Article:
On 28th of June 1914, standing along side of local delicatessen, near the site of the Latin Bridge that stretched over the Mijacka River, a young Serbian nationalist named Gavrillo Princip, couldn’t believe his luck. Only meters away from him sitting in a black Graf and Stift Double Phaeton was the Archduke Franz Ferdinard and his wife. The nineteen year old Princip was one of a handful of assassins charged with the extraordinary act of killing the heir to the Austro-Hungarian empire. Princip would go onto fatally wound the Archduke by shooting him in the neck and also his wife in the stomach. No one could have envisaged the consequences of Princips actions that followed. What could have so easily just been another new regional Balkan’s war, was in fact the beginning of a greater conflict. It was in many ways the defining moment that pushed the world to war. Some argue it was likely the excuse the great powers needed to start a new war in the power struggle for supremacy?
Earlier during the day, before Princip had the Archduke in his sight, the Archduke was on his way to a reception in his honour and a review of military manoeuvres on the outskirts of Sarajevo organized by the Bosnian governor. However, fate had a different idea in mind. What was supposed to be a cordial drive turned into scenes of fear and trepidation. The Archduke managed to survive a failed attempt on his life when a bomb was thrown at his vehicle, by one of Princip’s fellow conspirators, bouncing off and exploding next to another car behind him. In a panic the driver sped off to the safety of Savajevo’s town hall. The town hall was the site of the official reception for the controversial Archduke. It also stood as a short reprieve of what was still to come.
The Latin Bridge is the landmark near where Archduke Franz Ferdinarnd was assassinated by Gavrilo Princip.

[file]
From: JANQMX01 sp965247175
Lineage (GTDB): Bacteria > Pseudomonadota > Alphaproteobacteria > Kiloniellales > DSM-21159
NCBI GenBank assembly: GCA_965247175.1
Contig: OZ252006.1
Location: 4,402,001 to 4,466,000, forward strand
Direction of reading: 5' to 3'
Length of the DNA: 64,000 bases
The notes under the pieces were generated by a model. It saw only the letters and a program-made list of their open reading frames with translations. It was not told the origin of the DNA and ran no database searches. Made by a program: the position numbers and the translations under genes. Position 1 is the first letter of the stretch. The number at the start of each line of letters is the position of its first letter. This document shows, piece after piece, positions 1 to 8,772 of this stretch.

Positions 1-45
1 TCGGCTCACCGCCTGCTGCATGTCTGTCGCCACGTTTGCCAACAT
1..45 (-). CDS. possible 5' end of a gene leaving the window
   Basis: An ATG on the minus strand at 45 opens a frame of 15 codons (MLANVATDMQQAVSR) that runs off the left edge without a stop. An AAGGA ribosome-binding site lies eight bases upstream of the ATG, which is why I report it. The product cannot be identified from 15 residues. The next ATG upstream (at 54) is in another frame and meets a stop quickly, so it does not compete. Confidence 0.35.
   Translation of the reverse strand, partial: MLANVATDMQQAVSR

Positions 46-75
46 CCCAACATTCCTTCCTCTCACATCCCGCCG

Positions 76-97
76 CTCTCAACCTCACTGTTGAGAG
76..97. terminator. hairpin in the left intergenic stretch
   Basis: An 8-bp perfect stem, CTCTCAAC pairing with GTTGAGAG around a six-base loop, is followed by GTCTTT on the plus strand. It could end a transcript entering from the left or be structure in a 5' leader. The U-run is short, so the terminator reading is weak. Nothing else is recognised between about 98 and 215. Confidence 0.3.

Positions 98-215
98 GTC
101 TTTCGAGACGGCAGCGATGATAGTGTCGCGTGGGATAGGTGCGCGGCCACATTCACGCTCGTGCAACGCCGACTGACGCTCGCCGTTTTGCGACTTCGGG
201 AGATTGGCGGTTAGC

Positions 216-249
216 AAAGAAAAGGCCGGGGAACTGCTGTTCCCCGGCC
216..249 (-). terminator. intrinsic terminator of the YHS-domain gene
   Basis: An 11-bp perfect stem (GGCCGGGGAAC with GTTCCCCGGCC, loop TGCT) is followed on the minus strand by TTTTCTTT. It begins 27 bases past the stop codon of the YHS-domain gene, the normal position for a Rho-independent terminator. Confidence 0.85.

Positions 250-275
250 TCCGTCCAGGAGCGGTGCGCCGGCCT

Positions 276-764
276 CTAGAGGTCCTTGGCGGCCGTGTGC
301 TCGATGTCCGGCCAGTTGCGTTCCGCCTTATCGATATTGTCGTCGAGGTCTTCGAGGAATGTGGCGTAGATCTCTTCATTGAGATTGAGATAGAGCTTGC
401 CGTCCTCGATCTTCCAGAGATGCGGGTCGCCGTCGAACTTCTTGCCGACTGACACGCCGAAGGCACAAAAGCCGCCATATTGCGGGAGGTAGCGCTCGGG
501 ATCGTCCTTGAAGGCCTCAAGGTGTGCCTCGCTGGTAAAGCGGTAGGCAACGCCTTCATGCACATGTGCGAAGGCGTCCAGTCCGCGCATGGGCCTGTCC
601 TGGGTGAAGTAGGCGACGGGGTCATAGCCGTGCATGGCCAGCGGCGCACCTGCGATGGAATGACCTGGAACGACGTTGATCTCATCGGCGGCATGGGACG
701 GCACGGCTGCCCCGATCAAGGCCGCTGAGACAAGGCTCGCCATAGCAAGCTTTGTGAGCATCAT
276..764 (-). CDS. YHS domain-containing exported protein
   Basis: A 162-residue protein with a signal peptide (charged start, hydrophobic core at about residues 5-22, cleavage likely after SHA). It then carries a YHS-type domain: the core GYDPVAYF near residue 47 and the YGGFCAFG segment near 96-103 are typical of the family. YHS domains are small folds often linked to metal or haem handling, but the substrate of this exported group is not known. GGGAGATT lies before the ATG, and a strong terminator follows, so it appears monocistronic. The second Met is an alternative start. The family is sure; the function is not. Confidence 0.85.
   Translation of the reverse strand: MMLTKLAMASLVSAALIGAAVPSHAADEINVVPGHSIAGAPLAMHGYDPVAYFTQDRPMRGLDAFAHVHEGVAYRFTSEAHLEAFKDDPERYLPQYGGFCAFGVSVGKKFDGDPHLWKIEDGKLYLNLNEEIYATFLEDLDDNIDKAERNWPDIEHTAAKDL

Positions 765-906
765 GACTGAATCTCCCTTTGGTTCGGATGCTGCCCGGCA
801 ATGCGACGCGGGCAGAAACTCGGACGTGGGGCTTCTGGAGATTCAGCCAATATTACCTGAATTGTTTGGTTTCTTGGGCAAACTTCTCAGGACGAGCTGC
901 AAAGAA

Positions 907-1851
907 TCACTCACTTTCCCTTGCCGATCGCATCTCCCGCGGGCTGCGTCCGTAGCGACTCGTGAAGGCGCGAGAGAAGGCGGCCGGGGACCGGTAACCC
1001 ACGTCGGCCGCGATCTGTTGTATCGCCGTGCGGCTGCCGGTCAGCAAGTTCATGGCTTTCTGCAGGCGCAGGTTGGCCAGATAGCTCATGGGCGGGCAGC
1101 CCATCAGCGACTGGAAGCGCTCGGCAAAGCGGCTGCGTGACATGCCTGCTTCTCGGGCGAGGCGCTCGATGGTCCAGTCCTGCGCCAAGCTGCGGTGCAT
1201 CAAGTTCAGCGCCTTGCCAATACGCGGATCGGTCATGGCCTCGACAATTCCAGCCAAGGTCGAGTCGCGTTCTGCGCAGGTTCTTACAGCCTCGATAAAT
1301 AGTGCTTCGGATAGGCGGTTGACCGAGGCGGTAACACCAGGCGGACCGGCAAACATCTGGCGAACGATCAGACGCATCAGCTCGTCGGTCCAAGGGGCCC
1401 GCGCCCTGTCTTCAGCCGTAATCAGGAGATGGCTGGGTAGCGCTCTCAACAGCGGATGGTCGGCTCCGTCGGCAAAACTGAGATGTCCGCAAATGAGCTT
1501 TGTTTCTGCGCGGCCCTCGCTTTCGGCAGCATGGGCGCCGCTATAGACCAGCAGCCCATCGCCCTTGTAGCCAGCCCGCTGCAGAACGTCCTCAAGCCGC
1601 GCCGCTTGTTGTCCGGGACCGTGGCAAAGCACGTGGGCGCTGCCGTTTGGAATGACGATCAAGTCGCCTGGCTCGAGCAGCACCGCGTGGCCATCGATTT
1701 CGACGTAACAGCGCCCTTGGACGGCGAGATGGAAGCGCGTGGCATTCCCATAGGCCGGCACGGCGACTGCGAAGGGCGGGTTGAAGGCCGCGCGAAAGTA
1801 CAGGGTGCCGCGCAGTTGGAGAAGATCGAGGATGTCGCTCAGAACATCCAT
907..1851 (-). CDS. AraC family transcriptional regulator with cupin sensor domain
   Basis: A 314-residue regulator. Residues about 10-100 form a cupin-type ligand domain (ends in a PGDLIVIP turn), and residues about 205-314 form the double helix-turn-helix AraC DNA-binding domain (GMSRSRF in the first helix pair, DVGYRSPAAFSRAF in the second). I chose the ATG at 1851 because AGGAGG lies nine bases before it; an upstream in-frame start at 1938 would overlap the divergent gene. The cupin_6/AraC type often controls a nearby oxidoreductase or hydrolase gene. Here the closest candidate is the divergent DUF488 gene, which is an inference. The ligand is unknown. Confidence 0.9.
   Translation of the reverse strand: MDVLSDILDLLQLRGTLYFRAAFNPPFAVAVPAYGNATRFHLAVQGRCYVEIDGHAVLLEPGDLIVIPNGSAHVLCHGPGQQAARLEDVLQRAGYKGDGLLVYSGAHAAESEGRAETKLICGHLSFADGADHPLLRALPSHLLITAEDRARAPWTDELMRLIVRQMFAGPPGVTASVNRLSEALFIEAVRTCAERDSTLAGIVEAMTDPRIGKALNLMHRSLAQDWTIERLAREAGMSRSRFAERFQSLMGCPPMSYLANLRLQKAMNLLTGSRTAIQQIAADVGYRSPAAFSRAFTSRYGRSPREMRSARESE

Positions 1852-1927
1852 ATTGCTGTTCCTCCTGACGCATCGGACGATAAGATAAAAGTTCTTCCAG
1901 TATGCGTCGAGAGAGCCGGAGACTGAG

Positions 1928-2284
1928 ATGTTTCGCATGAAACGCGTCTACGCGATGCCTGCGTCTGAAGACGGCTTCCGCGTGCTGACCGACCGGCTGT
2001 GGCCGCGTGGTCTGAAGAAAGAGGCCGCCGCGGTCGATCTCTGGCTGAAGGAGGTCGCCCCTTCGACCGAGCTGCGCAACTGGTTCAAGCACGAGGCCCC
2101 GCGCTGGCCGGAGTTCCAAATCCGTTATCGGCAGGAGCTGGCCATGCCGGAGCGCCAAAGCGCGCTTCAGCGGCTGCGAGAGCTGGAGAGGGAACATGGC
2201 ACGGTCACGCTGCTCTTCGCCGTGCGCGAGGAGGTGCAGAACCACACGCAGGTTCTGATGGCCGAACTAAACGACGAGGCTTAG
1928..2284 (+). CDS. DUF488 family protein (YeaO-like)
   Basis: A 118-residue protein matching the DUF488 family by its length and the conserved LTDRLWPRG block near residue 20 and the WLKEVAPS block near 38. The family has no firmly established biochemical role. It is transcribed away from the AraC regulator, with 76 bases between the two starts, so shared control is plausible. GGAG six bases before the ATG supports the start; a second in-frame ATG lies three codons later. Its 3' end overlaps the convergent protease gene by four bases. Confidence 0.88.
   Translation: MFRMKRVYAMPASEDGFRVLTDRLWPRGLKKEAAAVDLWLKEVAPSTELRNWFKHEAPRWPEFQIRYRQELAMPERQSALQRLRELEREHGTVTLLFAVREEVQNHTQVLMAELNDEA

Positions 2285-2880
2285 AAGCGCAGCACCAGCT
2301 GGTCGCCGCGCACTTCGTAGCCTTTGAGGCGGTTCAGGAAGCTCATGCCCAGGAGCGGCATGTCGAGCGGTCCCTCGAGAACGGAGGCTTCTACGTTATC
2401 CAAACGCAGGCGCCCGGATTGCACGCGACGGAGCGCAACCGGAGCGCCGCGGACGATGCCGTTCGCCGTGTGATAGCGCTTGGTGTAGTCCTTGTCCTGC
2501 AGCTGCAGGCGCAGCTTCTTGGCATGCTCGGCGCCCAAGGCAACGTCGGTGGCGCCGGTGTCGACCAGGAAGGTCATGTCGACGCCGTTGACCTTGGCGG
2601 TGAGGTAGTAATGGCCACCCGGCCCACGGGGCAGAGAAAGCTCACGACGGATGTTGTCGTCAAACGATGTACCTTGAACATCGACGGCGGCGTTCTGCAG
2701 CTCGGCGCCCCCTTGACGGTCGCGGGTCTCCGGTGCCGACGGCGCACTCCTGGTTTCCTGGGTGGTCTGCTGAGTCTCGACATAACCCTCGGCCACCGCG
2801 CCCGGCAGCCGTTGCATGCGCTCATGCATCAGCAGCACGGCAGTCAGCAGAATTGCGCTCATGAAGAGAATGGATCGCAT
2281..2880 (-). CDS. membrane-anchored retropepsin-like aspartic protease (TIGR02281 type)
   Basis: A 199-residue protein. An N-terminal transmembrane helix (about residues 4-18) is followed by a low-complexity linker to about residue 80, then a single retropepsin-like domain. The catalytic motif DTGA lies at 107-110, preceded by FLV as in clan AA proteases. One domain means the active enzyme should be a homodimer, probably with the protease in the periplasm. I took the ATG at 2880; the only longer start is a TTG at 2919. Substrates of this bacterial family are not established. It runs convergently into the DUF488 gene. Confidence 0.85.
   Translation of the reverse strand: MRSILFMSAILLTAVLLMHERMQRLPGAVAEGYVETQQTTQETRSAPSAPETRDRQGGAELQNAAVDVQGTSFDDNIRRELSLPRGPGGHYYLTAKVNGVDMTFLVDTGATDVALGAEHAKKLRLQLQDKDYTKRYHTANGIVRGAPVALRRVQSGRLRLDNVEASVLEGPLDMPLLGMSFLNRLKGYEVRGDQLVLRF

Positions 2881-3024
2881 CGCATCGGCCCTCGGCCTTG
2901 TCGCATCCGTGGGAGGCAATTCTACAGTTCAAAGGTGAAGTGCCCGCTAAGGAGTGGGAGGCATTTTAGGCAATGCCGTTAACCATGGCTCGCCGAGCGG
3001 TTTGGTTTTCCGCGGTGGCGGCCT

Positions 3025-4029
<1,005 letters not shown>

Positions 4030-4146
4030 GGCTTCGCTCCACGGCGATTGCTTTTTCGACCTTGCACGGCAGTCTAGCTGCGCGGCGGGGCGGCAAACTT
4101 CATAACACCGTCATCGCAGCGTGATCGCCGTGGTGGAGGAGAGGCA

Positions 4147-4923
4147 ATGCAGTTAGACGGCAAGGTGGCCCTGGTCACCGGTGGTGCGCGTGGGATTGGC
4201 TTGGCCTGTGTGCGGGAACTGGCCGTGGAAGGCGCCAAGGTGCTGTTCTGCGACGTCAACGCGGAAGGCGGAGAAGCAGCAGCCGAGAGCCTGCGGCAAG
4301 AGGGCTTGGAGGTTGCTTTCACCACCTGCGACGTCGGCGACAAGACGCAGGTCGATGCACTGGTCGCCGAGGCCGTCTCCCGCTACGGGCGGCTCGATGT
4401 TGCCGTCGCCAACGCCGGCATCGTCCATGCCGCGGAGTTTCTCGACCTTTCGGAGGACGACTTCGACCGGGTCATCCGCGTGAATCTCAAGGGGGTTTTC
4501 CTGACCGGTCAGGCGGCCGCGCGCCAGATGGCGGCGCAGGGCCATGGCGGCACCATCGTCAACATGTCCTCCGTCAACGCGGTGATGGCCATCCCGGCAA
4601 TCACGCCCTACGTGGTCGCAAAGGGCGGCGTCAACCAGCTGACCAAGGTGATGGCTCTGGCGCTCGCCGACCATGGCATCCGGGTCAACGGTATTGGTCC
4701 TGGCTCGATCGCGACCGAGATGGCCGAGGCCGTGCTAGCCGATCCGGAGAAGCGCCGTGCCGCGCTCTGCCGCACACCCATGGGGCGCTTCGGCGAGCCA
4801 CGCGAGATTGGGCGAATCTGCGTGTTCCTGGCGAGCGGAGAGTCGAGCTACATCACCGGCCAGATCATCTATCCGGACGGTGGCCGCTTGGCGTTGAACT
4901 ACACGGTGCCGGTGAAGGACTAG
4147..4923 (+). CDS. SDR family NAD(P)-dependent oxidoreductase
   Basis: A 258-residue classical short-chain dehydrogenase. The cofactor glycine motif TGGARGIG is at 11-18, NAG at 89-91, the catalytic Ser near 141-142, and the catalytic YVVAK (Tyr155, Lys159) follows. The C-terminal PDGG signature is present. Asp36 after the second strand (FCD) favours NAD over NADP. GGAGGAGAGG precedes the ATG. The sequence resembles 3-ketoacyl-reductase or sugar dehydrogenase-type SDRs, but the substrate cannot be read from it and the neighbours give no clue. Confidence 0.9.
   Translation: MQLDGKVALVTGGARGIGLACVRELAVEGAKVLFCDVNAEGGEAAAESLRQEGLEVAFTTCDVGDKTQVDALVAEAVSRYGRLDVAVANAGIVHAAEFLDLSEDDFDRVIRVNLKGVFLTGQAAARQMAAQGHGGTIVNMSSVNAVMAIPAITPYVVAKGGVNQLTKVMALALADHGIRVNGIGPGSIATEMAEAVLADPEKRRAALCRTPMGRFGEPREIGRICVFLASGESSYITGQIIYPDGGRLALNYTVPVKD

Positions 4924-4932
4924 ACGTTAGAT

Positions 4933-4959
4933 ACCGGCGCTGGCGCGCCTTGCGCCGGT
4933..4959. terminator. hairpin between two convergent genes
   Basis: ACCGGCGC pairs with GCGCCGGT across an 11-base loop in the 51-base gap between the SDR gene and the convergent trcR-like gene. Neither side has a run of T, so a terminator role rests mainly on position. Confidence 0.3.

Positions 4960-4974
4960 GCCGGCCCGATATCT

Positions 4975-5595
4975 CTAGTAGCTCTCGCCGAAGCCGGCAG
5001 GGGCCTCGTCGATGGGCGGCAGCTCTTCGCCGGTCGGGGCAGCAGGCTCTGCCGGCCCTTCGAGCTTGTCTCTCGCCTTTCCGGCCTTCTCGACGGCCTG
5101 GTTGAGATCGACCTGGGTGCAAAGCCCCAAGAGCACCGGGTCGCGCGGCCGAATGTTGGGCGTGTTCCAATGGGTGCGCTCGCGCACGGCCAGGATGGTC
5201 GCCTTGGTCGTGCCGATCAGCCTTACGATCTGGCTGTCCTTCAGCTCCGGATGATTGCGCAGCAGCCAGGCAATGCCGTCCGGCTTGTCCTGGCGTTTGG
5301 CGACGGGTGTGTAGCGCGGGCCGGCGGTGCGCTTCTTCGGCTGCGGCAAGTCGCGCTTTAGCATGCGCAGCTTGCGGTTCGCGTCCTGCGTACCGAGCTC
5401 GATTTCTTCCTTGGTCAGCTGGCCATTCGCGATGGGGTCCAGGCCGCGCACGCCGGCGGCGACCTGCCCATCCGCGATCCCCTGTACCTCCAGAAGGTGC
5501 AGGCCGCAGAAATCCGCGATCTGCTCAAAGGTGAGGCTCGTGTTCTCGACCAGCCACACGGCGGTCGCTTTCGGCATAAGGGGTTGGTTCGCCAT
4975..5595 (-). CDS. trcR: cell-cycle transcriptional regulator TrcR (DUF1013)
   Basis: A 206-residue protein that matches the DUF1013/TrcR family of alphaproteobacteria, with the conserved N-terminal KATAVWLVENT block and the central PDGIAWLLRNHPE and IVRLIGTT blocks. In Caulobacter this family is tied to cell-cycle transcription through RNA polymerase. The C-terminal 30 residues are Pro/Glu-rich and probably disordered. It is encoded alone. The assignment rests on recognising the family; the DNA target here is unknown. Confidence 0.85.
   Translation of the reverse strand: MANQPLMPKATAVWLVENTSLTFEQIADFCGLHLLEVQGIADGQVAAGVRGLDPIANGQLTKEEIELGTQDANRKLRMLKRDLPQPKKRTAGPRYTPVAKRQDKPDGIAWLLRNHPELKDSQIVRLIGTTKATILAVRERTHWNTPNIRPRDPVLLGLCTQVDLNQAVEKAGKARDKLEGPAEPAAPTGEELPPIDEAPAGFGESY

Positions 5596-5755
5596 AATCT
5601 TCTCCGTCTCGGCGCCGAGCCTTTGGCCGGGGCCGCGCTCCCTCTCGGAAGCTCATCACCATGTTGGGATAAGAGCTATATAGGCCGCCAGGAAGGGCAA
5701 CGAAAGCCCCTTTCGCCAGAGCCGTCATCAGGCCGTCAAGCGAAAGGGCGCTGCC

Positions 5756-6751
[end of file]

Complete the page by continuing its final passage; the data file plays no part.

Following the tension filled reception, where the Archduke angrily protested to his hosts about his treatment of being welcomed by bombs, the Archduke and his wife decided to visit those who were wounded from the bombing at Sarajevo’s hospital. Lets pause here for one moment to consider what ultimately was a bad decision. Being the heir to the throne would it not have been much wiser to leave the city with a heavy escort rather than hang around giving his assassins another chance ? In my opinion the town hall reception should have been the point where he made his escape, not a sympathetic visit to the hospital. Nevertheless, along the way to the hospital the next error that occurred would change the course of history. The royal’s driver would make a fateful wrong turn. As shouts of ‘this is the wrong way !’echo along the route, the royal vehicle comes to a stop. The driver tries in vain to reverse the vehicle but stalls it. It is here that the royal couple are brought face to face with the young Princip. Drawing a pistol from his coat, he fired several shots from close range killing the royal couple.
The Archduke and his wife, in the rear of the Graf & Stift Double Phaeton.
Notes and Further Reading
Paul Ham, 1914: The year the world ended, Doubleday, 2014.
John Keegan, The First World War, Hutchinson, 1998.
Greg King and Sue Woolmans, The Assassination of the Archduke, Macmillan, 2013.
Photo Credit: The header image is an Italian newspaper portraying the events surrounding the assassination of the Archduke Franz Ferdinand and his wife, by Serbian nationalist Gavrilo Princip. Drawing by Achille Beltrame. The Latin Bridge image is used under the Creative Commons Attribution-Share Alike 3.0 license. Uploaded by Baumni.